The oldest Heurigen in Vienna, 10er Marie

Where: Ottakringer Straße 222–224, 1160

Opening times
MON–SAT: 3pm–12am
SUN: closed

Visiting Ottakring without going to 10er Marie isn’t illegal, but it might count as (wine) cultural heresy. First mentioned in 1740, this gem holds the claim of being the oldest Heurigen in all of Vienna. The typical Austrian cuisine and wine menu can be enjoyed in the well-loved garden patio. It’s overall undeniably heartwarming rustic atmosphere and the top grade local wine explain why to this day it’s still one of the most popular ones as well. And like all honourable Heurigen, there is as much pride taken in the food (your typical Schmankerl aka. cold cuts, cheeses and spreads) as there is in their wine.

Website: www.10ermarie.at

Schwarzer Rabe

Where: Ottakringer Straße 180, 1160

Opening times
MON–FRI: 5pm–1am
SAT–SUN: 6pm–1am

The in-house craft beer (lovingly named Rabenbräu), along with the whiskey tastings, legendary Friday quiz nights and damn good burgers, make this pub a solid reason to make the trip to Ottakring. It’s also conveniently close to the metro station, which is a plus if you were a bit too keen on the drinks and stumble out at closing time (we don’t blame you – 2.50€ for all Austrian beers during the happy hour from 5-6pm is just too good to pass up).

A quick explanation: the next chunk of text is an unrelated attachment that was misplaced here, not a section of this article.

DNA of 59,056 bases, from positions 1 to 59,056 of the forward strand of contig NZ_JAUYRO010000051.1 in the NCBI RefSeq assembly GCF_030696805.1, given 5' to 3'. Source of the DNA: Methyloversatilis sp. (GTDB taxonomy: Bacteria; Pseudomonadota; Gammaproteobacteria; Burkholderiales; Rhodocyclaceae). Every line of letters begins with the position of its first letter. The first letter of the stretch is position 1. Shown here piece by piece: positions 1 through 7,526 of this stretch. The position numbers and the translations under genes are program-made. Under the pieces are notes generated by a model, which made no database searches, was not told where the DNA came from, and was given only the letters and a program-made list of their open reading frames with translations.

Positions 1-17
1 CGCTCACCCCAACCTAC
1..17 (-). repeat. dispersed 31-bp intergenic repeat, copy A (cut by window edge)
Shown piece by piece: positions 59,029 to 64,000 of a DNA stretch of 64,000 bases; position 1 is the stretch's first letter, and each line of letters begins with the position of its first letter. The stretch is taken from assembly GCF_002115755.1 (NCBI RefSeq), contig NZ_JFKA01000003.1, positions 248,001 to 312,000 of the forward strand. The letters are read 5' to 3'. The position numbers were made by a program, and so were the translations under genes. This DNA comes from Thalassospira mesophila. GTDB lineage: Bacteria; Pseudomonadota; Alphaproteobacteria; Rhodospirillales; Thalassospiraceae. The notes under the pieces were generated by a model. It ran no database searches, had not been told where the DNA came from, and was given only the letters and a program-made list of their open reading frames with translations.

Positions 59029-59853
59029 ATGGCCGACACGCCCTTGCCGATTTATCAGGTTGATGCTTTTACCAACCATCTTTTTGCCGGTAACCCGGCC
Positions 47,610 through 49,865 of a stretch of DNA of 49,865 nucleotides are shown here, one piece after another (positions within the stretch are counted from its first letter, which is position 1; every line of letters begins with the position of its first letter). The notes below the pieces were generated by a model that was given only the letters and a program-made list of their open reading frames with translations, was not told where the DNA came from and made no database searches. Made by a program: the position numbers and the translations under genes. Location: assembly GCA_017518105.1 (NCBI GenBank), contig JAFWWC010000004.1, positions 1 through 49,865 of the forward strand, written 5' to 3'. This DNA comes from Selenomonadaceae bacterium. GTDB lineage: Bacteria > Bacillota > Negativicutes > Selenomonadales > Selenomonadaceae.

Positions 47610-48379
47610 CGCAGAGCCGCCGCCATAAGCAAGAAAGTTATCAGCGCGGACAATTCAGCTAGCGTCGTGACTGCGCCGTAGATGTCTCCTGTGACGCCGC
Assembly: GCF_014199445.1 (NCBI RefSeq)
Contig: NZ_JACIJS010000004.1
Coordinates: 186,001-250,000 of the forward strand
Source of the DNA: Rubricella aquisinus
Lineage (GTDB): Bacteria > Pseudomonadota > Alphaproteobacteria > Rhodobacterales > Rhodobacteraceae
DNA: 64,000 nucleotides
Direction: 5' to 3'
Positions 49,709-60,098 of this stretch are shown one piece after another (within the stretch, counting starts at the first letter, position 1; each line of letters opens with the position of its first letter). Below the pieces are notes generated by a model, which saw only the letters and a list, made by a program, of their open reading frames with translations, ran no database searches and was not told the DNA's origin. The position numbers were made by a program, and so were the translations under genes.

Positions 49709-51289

Website: rabenbraeu.at

Ottakringer Landhaus – hidden slice of real Vienna

Where: Albrechtskreithgasse 38, 1160 

Opening times
MON–SAT: 11am–12am
SUN: 11am–10pm

Another great Heurigen with a relaxed patio and an impressive menu that features both traditional Austrian dishes and modern re-interpretations. The veggie options exceed Kasnockn and green salad, which distinguishes this place from other Heurigen. Not the cheapest place to have lunch, but the prices are justifiable for the AMA-certified fresh produce used in all dishes, and the mention of privately hunted venison. Also, the waiters are actually polite – how modern indeed (just kidding).

Sitting amongst residential housing, homes for the elderly and Fiaker horse stables somewhere between the 16th and 17th district, the Ottakringer Landhaus is not really calling out to you in terms of its location. Nor will anyone tell you, “that’s where it’s at” – but we will tell you that’s where delicious Viennese Hausmannskost is at!

The Ottakringer Landhaus also has a colourful history. The building itself was built in 1865 and used to be a “horse changing station.” Yes, you read that correctly: almost 150 years ago, tram line 43 used to be a horse-drawn tramway, making it not only the most hated, but also the oldest tram line in Austria.

Website: www.ottakringer-landhaus.at

Beimir

Where: Speckbachergasse 47, 1160